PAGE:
Race report: Stockport Trail Half Marathon

Race report: Stockport Trail Half Marathon

It was a cold grey winter morning at the end of February. The night before the rain had been lashing down outside, promising muddy puddles for the morning’s run.

Two months after Christmas, Stockport Trail Half Marathon seemed liked the perfect and achievable new year challenge. My second half marathon distance and my first trail half at that. I assumed I’d be full of good intentions and a heady rush of motivation. But now the warmth of the central heating and a duvet was making it hard to get out of bed.

Gently cajoled out of my slumber and fed some porridge, I laced up my trainers, put on my waterproof and headed south to Marple, where the race starts and finishes.

A home advantage?

Marple is actually where I grew up, which was another reason for wanting to do this event… it was on home turf!

I registered at the very-familiar-to-me Railway Pub, home to Marple Runners’ twice-weekly runs which I occasionally pop along to. Then it was just a short trot to join 400ish other runners at the start of the race at Marple Rugby Club.

Heading out from the club, the route goes down Middlewood Way towards Macclesfield for about 10k and then turns back onto the canal sending you back towards Marple.

Now, as most people know, canals are fairly flat. And for the non-locals, the Middlewood Way follows a long-abandoned trainline. So flat and flatter.

A flat half marathon sounds like it should be fast, and I’m sure it was for some. But running on the flat for 13.1 miles/21.1km is not without its own challenges.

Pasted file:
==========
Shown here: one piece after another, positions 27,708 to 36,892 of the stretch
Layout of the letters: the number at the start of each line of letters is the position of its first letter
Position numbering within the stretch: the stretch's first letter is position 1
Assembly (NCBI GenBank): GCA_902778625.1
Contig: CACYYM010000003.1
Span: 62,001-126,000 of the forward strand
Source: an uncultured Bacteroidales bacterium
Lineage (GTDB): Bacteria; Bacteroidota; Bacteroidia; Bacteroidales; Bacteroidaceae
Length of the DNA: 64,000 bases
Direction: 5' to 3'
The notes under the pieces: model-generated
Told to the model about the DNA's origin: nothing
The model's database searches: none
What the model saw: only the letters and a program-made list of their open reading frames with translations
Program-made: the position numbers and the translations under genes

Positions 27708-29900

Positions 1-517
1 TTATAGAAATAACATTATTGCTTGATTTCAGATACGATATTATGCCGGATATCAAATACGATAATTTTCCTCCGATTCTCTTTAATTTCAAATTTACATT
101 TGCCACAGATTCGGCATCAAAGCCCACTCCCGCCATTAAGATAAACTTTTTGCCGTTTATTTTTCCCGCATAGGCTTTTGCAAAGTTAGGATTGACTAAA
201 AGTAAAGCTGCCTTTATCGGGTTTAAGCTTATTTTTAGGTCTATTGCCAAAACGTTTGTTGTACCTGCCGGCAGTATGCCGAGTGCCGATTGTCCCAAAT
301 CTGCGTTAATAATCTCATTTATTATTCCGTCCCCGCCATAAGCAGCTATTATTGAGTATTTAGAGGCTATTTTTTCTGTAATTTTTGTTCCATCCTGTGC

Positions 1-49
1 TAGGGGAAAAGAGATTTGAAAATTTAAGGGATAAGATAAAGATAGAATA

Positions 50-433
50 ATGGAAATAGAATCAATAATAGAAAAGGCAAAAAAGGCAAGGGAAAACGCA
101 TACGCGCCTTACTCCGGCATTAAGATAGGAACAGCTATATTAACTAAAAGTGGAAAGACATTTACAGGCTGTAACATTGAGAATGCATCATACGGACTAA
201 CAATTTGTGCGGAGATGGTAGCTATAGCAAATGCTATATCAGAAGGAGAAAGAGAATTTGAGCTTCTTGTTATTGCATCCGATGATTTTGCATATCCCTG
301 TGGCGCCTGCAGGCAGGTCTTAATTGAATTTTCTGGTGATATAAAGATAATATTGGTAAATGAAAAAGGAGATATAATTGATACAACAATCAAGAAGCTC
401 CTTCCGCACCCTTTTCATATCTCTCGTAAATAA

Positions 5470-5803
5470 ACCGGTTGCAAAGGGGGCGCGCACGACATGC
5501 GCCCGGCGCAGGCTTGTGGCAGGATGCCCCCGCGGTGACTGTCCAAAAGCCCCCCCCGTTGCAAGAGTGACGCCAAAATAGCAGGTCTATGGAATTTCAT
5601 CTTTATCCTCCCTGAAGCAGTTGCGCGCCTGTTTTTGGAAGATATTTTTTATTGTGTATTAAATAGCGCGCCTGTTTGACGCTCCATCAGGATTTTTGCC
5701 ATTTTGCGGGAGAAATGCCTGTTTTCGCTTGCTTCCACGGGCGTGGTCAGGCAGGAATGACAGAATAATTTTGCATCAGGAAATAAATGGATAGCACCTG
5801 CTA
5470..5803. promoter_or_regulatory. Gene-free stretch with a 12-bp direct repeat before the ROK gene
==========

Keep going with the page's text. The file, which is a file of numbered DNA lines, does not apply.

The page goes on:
How NOT to train for a half marathon

At this point it’s probably best to make a confession. I did not train anywhere near enough for this event.

I signed up at the end of December, and I still think two months is an entirely reasonable period to train for a half marathon if you’re a regular runner. But I didn’t increase my number of runs a week (1-2) or distance until about two weeks before the event. Realistically, I just didn’t have the time in the end.

I do NOT recommend this approach. But I know my body pretty well, and I knew that I am generally in good fitness having run all through winter (plus climbing and doing my usual yoga and Pilates), so this was more of an experiment in whether I could still do this distance (my first, last and only half marathon to date was the Great North Run 18 months ago).

Plus, I decided to just treat it as a training run for an upcoming – and much hillier – 18km Lakeland Trail next month.

Either way I decided that walking parts or even not finishing wouldn’t be the end of the world. I would just go for the experience. And I’m glad I did.

https://www.instagram.com/p/BQ-6Qtnhfyk/?taken-by=fiandme

Run break down

My strategy was to keep to 6:45/km pace or less, it’s a lot slower than my 5k or 10k pace but I know it’s sustainable.

And I decided to break the run up into bits. It was the only way I could get my head around doing such a distance.

Now, I am not a morning runner. In fact, until two days before I thought the run started at 11am, not 9.30am! (Like I said, not the most prepared I’ve ever been).